In among all the policy and pathways, it's easy to forget the real reasons why children are in care. When a child is taken into care it's not because there is some minor issue at home. They have often suffered unimaginable abuse, horrific neglect or unspeakable violence. Many have lived under conditions that are so appalling that the only option is to remove them for their own safety. Children in care have seen and experienced things that we cannot even start to imagine.
Our duty to vulnerable children
These children don't choose their parents or their family circumstances. They don't have a say in the physical or mental health of their parents. They can't avert family tragedy or breakdown. They can't avoid abuse or neglect. They have no choice as to whether they will end up in care.
To say that we have a duty to these children is a huge understatement. They are some of the most disadvantaged people in society. These children miss out on the love and support of a family, the consistency of a safe, stable home and good academic role models. The state has a responsibility to ensure these children get everything they need to build successful lives.
I came into politics because I wanted to make sure that everyone, regardless of their background, got a good chance at life. But without a stable environment and good education, how are these children supposed to succeed? The truth is, at present, the vast majority won'.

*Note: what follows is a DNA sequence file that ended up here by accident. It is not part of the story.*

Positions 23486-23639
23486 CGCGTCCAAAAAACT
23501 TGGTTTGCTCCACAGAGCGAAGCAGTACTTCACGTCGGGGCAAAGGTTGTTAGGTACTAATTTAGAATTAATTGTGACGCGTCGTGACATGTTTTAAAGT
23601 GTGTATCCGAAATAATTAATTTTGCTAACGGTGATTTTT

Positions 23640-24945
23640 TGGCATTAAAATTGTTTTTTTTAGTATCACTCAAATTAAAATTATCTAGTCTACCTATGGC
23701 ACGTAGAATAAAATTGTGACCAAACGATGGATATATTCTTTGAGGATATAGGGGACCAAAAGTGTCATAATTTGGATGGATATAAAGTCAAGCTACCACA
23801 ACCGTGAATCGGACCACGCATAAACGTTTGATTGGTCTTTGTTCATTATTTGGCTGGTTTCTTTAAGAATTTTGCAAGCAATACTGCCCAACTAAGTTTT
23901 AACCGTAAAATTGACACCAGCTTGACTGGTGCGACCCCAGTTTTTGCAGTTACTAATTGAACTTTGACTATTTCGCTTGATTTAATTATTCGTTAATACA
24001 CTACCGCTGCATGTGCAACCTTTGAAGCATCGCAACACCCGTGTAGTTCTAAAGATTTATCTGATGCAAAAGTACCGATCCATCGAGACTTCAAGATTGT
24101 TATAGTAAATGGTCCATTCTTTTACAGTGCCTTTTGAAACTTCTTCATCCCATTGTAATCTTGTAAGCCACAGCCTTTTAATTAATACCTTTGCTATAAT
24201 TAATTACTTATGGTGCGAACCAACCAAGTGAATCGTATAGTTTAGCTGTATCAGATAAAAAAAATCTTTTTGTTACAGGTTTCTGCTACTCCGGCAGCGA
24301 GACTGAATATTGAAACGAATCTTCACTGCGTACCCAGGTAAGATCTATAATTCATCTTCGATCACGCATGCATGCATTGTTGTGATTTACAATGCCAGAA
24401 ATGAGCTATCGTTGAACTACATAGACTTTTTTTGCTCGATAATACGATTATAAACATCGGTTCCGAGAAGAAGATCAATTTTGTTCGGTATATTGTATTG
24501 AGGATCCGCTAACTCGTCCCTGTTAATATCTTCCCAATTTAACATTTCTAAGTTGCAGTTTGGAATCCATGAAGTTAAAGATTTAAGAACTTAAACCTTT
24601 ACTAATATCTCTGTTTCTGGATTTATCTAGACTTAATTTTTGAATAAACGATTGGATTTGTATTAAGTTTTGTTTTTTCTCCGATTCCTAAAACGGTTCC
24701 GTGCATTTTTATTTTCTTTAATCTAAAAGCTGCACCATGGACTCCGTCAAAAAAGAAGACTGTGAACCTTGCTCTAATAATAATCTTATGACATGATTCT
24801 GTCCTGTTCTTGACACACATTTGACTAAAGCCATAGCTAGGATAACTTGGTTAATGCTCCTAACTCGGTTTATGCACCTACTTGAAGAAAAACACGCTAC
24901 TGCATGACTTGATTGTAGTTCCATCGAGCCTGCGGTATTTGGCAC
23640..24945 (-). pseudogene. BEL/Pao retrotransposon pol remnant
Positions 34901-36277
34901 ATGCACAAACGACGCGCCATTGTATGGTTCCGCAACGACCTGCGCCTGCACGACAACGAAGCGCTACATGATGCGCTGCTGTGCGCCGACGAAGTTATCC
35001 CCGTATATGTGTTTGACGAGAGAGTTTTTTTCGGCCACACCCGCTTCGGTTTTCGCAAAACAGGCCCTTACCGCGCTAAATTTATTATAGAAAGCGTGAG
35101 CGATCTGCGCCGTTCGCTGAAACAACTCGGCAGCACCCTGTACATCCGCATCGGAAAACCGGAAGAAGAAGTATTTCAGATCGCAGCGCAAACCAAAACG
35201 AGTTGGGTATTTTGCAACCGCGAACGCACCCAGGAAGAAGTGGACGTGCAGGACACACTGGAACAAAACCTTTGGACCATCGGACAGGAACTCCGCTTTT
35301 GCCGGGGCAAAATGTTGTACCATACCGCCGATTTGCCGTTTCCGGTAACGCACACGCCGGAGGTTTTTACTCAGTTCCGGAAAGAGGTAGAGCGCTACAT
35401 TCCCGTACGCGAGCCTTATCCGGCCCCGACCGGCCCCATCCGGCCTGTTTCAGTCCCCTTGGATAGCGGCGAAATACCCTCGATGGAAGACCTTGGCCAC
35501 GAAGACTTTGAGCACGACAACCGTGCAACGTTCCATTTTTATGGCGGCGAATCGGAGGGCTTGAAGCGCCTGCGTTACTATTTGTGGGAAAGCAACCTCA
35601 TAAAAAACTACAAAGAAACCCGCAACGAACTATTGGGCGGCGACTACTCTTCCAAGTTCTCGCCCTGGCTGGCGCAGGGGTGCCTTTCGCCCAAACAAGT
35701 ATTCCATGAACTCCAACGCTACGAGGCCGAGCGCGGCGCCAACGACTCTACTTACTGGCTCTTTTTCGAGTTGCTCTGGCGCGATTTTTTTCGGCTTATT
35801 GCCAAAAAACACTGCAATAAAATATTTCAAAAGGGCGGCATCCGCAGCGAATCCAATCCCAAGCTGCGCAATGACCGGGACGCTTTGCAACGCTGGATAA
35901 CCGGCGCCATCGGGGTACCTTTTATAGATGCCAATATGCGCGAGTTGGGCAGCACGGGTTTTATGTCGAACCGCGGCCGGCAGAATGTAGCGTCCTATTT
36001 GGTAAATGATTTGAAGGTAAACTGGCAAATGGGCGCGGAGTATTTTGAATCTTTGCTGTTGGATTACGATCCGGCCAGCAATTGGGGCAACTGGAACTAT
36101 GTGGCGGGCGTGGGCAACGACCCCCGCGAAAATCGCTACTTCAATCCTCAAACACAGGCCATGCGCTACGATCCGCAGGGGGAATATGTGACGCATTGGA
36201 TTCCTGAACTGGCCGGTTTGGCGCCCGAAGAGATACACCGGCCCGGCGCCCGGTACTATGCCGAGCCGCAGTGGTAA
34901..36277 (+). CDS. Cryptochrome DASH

A national crisis in children's care
The statistics are devastating. A third of all care leavers are thought to be living on the street, half of all sex workers were in care at some point and nearly a third of people in prison were in care at some point. Many of these kids' parents have been sent to prison, gone missing or have died. Many are addicts. Horrifically, more than 6 in 10 of these children have been taken into care because of parental neglect or abuse. These kids should not have to bear responsibility for their parents' actions. A bad start in life means that they become tangled up in crime and drugs early, and that less than 15% end up achieving 5 A* to C grades including English and mathematics at GCSE.
This is a damning state of affairs. We cannot let these children fail, through no fault of their own, because of where and when they were born. The state must fulfil its responsibility to these disadvantaged children if it wants to create a true meritocracy.
The state has a rich history of looking after society's most disadvantaged and that's why it's right for the Conservative-led coalition to place renewed focus on social mobility in the UK. Everyone, regardless of their background, ethnicity and upbringing, should be able to 'pull themselves up by their bootstraps'. The government has made great progress but, unfortunately, children in care are not always given that chance.
How boarding schools can help vulnerable children